reading_fox | Jul 20, 2019 |
With this fifth volume Elizabeth Moon’s series Vatta’s War reaches its conclusion, and a very satisfying one at that. Until now we have been following Ky Vatta, heir to a family of interstellar traders, who was expelled from the Space Academy because of a mistake in judgment and who tried to re-build her life inside the family business. Faced with increasing challenges, including a vast network of pirates trying to take over space routes with the complicity of moles planted in various governments, Ky manages to gather around herself a fleet of former merchanters and privateers to fight the pirates, while gaining precious experience and skills that force her to grow well beyond her young age. As Victory Conditions starts, Ky is ready for the next step in her difficult mission, that of taking on board various planetary governments and their fleets to repel the coming assault from Turek, the leader of the pirates and the man responsible for the massacre of most of her family on their home planet of Slotter Key.

This series is not, however, a one-woman show, and the action is equally divided between other characters we have met along the way: Ky’s cousin Stella has taken over the running of a company’s branch on the planet of Cascadia and is successfully juggling the family’s shipping business with the thriving new activity of manufacture and selling of a new communication device. Once Vatta’s black sheep because of a few youthful indiscretions, Stella is growing into her role of businesswoman and shrewd manager, earning the respect of surviving family members and associates alike. On a different part of the galaxy, Rafe Dunbarger – estranged son of the CEO of ISC, the leading communications firm – went back into the fold once he discovered the takeover attempt from his father’s closest associate, attempt that included the kidnapping and possible extermination of Rafe’s own family. Taking control of the company, and trying to eradicate the complex web of traitors (some of whom are in collusion with the pirates) and “simply” greedy executives, forces Rafe to discard his disreputable persona and to morph into a more stable, more dependable individual, even though he somewhat pines for the old days of freedom.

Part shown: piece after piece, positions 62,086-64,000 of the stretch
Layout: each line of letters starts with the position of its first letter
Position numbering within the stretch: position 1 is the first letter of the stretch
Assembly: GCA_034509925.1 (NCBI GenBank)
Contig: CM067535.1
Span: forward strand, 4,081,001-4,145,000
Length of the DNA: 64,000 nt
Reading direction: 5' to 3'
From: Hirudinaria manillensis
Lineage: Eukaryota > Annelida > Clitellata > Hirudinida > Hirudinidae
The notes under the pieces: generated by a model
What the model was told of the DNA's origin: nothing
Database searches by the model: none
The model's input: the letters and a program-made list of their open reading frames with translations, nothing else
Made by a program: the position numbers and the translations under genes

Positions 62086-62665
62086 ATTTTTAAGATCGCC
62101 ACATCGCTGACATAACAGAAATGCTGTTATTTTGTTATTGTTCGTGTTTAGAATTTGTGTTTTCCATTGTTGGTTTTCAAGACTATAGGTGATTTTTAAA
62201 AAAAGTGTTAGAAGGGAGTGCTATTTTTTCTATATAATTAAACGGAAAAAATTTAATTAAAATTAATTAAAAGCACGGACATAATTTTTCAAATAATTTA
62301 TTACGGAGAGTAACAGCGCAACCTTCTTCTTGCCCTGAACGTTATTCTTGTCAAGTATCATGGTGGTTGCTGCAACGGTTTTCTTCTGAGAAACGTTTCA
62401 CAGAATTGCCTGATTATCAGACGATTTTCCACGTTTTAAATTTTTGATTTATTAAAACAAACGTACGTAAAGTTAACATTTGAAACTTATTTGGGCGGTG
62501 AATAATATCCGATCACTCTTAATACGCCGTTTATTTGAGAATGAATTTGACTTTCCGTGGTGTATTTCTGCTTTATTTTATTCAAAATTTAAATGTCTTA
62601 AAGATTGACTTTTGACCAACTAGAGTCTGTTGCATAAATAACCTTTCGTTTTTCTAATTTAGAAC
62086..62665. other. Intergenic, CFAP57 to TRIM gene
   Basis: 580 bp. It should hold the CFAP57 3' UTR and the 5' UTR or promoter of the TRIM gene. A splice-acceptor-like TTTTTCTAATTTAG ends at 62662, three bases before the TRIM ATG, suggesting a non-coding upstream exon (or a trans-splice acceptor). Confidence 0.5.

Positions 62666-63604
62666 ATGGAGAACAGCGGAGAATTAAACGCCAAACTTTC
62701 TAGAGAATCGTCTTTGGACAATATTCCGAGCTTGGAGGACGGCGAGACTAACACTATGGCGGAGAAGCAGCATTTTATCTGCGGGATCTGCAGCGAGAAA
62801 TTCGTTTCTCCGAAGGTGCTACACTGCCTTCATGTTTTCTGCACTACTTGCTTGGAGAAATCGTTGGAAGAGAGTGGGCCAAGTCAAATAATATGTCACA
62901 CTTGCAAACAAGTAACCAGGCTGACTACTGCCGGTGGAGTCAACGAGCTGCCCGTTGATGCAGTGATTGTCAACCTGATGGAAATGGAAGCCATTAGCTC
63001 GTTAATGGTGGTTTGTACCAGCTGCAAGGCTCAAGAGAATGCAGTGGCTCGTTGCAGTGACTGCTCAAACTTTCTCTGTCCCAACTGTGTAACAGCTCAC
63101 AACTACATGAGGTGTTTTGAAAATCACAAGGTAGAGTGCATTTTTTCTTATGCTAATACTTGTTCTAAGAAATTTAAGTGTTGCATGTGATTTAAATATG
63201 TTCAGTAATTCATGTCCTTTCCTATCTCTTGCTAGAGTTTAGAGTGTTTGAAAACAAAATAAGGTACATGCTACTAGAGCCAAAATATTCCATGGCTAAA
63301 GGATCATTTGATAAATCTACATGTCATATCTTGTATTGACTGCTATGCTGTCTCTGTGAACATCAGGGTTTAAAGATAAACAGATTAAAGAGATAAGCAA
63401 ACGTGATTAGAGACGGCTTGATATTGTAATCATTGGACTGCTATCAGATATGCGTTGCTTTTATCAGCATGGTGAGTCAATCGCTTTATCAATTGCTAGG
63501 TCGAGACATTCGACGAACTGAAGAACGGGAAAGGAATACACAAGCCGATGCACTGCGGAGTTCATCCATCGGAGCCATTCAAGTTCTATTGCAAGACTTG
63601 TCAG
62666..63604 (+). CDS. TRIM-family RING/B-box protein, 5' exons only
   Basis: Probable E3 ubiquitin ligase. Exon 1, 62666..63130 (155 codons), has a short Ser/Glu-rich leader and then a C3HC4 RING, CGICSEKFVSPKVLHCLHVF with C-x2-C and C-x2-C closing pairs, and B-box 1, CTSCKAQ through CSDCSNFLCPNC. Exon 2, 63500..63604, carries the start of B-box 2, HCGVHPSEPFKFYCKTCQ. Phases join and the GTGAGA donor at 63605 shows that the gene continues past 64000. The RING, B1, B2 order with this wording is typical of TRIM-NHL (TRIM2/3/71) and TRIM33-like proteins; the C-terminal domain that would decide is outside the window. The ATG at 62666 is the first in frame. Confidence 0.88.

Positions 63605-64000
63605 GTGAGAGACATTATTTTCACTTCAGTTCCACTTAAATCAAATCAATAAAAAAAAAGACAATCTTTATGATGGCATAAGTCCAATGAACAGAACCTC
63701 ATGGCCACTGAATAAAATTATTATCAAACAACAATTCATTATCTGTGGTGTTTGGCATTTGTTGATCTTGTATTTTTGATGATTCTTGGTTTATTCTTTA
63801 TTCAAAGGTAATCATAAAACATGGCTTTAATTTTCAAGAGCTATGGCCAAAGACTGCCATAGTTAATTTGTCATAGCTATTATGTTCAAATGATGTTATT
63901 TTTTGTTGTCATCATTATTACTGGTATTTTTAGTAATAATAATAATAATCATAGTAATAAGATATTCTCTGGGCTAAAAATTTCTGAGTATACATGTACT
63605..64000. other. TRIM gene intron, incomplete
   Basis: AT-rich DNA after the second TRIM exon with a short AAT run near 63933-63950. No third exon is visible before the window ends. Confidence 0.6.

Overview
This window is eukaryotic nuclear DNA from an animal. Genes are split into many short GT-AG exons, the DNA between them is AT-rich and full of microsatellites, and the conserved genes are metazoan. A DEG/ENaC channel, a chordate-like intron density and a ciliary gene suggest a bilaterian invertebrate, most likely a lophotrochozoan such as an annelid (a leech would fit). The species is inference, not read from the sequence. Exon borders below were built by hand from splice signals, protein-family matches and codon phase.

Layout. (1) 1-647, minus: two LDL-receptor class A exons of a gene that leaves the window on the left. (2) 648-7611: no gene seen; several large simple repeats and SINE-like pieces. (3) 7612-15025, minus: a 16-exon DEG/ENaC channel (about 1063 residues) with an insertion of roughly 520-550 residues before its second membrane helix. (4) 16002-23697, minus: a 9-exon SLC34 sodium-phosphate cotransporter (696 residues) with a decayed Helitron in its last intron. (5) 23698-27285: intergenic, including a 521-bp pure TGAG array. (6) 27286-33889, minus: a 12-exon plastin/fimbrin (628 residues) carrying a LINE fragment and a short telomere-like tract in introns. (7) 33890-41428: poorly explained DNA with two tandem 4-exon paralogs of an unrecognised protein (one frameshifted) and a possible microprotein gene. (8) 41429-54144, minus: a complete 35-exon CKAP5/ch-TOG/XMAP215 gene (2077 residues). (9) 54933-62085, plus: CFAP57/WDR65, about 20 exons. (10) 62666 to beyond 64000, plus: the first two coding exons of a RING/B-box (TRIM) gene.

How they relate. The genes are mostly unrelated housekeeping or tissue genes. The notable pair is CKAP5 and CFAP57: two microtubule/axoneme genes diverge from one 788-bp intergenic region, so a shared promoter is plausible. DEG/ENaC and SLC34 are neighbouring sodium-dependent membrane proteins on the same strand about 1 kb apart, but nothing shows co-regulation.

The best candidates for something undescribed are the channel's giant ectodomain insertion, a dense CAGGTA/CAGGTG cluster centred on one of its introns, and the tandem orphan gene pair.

All the while, the constant threat from the pirates, whose infiltration of governments and manufacturing facilities speaks of a long, careful planning, escalates to open conflict, one that the “good guys” are not so sure of winning… The constant change of point of view between characters and situations makes indeed for a fast-paced story, one that fulfills all the promises of the build-up carried on by previous books. And if the narrative is sometime slowed down by reiteration of well-known plot points (which for some instances happens more than once in the course of the story), it’s easy to forgive this misstep because the events succeed each other at such speed that glossing over these writing ‘hiccups’ requires no effort at all. Vatta’s War is above all a space opera whose main goal is that to entertain the reader, and in this it reaches its goal quite successfully.